Of course, if we are inside a black hole, I don't see how we can avoid being sucked into the singularity ourselves, so I think the whole question is moot.

"Scientists aren't perfect, just peer reviewed."
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there would be no singularity for a while. The density of the matter inside the large black hole would be diffuse. The universe doesn't have a singularity. (Actually there are many singularities in the universe.) I also think the matter falling in would become diffused.

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Good point. So, maybe the perceived acceleration of cosmic expansion is really just us accelerating towards a singularity doom?

But anyway, even if the internal density of a black hole is low, I don't know of any theoretical treatment that allows light to travel freely in all directions inside it. And that's what appears to be happening in our neighborhood.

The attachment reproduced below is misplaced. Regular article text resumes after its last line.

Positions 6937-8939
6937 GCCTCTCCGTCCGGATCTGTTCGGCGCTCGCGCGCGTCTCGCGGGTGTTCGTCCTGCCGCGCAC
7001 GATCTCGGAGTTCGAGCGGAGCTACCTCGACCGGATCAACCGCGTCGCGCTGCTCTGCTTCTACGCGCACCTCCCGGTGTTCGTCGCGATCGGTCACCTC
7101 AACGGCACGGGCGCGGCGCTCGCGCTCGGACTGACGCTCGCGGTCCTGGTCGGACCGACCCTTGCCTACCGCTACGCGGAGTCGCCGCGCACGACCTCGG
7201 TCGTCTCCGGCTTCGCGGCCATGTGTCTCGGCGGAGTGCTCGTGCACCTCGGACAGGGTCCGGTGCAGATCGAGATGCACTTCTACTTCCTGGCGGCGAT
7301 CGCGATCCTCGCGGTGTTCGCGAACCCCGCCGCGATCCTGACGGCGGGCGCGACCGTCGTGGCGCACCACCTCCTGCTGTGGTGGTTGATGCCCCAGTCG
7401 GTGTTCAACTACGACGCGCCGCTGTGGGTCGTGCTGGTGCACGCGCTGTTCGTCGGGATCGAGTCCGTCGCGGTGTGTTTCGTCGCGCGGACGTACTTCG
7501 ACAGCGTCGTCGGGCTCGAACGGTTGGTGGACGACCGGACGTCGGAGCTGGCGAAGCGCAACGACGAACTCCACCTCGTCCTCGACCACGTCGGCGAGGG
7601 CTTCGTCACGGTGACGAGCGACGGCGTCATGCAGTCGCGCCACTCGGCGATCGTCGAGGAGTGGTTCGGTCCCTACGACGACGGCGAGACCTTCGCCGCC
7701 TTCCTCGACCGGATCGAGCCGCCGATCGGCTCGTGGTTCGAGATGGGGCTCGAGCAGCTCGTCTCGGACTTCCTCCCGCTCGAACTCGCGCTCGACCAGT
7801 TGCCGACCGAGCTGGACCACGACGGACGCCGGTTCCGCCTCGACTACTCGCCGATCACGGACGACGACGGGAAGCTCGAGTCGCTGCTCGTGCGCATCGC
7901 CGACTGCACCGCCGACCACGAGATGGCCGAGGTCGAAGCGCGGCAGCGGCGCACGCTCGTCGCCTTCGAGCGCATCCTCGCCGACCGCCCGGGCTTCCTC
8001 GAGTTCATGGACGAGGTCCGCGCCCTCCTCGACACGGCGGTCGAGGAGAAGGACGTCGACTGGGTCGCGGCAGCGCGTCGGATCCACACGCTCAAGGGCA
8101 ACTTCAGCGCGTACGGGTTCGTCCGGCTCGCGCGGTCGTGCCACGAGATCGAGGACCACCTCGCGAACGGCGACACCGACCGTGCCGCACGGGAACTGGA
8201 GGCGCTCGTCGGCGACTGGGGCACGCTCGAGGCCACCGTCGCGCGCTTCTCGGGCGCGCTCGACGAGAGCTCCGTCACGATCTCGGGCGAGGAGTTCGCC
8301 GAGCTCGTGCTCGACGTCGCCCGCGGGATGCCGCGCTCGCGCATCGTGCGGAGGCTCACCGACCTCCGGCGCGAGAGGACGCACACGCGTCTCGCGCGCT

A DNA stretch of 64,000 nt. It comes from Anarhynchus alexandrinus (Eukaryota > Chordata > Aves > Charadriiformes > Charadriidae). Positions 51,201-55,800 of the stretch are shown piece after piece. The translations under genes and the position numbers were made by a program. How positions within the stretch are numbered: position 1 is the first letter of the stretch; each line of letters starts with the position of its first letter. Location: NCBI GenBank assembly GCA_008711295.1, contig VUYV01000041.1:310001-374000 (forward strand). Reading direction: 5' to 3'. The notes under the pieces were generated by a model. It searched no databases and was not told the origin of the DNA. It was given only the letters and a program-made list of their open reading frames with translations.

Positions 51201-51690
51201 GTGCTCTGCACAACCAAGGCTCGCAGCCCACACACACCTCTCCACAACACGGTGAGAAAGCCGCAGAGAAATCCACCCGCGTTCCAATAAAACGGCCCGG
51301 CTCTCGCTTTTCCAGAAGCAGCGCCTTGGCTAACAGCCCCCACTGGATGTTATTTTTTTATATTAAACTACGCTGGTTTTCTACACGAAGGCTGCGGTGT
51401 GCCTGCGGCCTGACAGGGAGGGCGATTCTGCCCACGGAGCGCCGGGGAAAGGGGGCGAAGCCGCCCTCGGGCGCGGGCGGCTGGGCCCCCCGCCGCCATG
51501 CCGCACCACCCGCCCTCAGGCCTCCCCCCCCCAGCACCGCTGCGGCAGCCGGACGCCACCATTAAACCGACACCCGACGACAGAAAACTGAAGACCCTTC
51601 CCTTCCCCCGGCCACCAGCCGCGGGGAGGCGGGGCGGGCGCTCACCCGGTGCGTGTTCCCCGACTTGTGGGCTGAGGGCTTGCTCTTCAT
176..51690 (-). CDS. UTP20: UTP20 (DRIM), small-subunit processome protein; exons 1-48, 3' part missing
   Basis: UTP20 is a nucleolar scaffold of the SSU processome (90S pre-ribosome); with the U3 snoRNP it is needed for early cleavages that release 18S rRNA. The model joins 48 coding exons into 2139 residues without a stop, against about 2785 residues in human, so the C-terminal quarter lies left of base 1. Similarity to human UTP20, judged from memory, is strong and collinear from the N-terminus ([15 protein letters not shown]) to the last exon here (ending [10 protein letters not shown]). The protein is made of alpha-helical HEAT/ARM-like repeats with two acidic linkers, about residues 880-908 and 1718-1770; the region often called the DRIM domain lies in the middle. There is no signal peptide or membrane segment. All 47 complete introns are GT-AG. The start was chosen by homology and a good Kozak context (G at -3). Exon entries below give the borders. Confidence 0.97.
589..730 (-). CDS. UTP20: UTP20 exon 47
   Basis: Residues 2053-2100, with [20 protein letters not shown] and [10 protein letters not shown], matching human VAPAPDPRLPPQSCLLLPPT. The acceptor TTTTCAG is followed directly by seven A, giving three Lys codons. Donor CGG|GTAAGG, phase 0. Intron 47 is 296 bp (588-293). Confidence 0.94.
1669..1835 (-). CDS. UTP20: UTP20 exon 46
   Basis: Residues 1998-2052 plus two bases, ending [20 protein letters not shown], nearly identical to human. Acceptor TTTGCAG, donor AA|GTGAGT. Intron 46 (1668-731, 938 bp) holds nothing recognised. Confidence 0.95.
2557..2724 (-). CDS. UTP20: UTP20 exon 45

"Scientists aren't perfect, just peer reviewed."
"Eye of Sauron Observatory", featuring "Sauron's Other Eye", 16" dob, conical Royce mirror.

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I think it's due to the size of the universe. It expanded faster than light so the visible universe doesn't include all the light. I think it's a matter of time for the doom.

When I was in school the professor was explaining how the sun would become a red giant and engulf the earth in about 4 billion years. One of the students who was half asleep asked "how long?" The professor answered 4 billion years. The student said " Thank god, I thought you said 4 million years."

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I think it's due to the size of the universe. It expanded faster than light so the visible universe doesn't include all the light. I think it's a matter of time for the doom.